Swimming across the ocean

Yep, I finally took the plunge to journey overseas in search of my ancestry.  Thankfully, my recent immigrant ancestors came over between 1868-1896…. and from places like Prussia, Denmark and Norway.

I decided to first head towards Prussia, as this is my mother’s side and I had been neglecting them in favor of the easier to locate ancestors on my father’s side.  Not to mention, I’ve forgotten what little German I learned in high school!!  I also was avoiding my father’s father’s parents, as I don’t know Norwegian or Danish!

Other than learning that Friedrich “Fred” Krienke, wife Wilhelmine “Minnie”, and son Friedrich “Fred” left Hamburg, Germany in April 1868, for Quebec, Canada, I didn’t obtain much. I did learn, however, that Friedrich and Wilhelmine did NOT have a daughter as I thought.

So, onto next avoided ancestor:  Berthe Maria Anderson.  I learned lots about my g grandmother, **except** when she and my g grandfather Alfred Bernhardt Hansen were married and where.  Great grandpa is the last of my overseas voyages…. he was born in Copenhagen, Denmark and came to the United States between 1892-1896.  Back to g grandma, though.  Lots of wonderful help with locating records and translation from the Norwegian Genealogy page!

While still missing some facts, I now have g grandma’s parents’ names and the names of siblings! Norwegian naming patterns are very confusing.  And once here in the U.S., it becomes even moreso because of the number of Andersons, Olesons, Johnsons, etc., so my gg grandfather Andreas (Andrew) started using the name of the farm he last worked/lived at as his surname.  To complicate matters even further, the use of a particular surname is a matter of preference!!!!! So while my g grandma Berthe and 4 of her siblings chose to use the patronymic Anderson, her youngest brother Johanes chose to go by the name of the town his parents and older siblings had emigrated from, Nes.  I never would have known of him, much less located him, without lots of assistance!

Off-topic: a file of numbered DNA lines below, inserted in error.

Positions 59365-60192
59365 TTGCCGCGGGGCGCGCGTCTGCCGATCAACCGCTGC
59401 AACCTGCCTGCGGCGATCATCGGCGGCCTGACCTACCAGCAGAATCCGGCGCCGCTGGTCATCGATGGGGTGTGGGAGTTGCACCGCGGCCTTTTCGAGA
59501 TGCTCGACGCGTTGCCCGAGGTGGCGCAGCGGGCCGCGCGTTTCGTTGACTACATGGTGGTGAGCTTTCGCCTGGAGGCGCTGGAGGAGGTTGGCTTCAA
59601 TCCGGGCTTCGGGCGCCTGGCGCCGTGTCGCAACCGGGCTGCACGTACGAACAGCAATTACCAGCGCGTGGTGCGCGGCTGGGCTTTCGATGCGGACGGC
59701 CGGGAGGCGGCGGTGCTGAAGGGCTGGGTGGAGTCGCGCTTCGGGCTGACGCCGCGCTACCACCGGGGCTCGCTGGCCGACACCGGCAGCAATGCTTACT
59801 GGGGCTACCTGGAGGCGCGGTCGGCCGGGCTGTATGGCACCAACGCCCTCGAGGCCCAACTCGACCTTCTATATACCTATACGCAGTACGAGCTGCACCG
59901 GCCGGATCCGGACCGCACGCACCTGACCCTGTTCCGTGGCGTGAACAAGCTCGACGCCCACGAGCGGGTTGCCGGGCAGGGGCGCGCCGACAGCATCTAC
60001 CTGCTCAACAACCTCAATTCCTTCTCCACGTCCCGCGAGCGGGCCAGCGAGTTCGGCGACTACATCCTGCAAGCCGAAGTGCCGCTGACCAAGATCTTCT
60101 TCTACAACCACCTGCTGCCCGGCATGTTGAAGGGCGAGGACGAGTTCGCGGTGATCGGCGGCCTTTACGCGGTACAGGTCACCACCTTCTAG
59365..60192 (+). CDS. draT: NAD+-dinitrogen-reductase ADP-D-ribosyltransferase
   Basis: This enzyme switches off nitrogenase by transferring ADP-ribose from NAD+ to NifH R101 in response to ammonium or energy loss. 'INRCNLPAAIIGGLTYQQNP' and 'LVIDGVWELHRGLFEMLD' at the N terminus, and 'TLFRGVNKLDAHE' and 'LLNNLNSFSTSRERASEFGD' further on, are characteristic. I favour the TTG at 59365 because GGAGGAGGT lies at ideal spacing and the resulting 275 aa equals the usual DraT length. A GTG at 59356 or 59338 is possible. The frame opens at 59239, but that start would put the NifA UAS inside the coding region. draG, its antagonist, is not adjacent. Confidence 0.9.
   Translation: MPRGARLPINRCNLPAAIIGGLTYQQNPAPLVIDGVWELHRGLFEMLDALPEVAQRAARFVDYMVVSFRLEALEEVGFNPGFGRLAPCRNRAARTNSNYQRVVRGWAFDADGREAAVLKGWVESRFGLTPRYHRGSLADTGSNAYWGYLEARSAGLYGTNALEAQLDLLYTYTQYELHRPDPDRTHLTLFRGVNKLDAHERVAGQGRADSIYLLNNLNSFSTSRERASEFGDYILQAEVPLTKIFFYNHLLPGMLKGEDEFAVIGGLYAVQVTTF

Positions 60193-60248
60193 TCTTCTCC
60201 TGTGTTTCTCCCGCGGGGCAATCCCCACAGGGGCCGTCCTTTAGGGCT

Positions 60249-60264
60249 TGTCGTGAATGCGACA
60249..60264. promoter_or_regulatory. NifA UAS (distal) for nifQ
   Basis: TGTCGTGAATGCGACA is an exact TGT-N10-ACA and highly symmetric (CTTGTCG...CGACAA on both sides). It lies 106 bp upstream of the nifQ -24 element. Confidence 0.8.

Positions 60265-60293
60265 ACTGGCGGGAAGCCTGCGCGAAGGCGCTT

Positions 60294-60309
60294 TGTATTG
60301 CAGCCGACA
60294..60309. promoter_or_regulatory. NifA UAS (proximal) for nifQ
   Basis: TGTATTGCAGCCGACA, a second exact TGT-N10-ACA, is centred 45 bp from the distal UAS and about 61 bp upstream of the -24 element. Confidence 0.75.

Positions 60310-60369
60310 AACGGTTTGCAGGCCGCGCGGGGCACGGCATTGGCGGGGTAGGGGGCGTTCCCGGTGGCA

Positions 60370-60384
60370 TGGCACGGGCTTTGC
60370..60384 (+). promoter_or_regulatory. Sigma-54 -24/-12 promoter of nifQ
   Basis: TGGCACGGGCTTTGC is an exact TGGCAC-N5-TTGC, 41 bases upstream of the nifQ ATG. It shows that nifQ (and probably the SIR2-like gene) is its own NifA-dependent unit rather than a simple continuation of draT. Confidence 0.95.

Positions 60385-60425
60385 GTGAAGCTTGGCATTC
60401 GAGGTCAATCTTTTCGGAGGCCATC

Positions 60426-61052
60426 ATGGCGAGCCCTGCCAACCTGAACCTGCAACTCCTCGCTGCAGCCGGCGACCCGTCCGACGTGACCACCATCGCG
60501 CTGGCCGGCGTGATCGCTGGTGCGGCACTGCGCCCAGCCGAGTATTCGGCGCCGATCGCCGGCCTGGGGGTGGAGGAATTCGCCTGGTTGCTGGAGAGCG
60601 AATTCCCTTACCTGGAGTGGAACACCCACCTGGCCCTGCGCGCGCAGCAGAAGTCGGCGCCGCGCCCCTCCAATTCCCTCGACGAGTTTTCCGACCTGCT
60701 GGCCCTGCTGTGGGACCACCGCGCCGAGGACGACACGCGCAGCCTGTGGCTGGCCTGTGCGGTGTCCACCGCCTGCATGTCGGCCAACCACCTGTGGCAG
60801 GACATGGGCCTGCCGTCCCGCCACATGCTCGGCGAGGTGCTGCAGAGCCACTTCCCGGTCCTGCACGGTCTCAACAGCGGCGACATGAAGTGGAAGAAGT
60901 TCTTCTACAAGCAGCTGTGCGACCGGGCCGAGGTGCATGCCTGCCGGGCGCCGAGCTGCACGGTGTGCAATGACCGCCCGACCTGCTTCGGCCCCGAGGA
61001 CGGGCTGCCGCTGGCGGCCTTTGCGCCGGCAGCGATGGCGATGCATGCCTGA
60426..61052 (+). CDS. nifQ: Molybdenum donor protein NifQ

Beginning blog

This is a test run, as I am planning on participating in a Genealogy marathon soon where I will need to showcase 52 amcestors in 52 weeks. It sounds like quite a challenge, and there are quite some noteworthy folks inhabiting space on family branches!

Unfortunately, I cannot give juicy details now-otherwise you’d have no reason to come back for a visit, now would you? 🙂 Til next time, ta ta!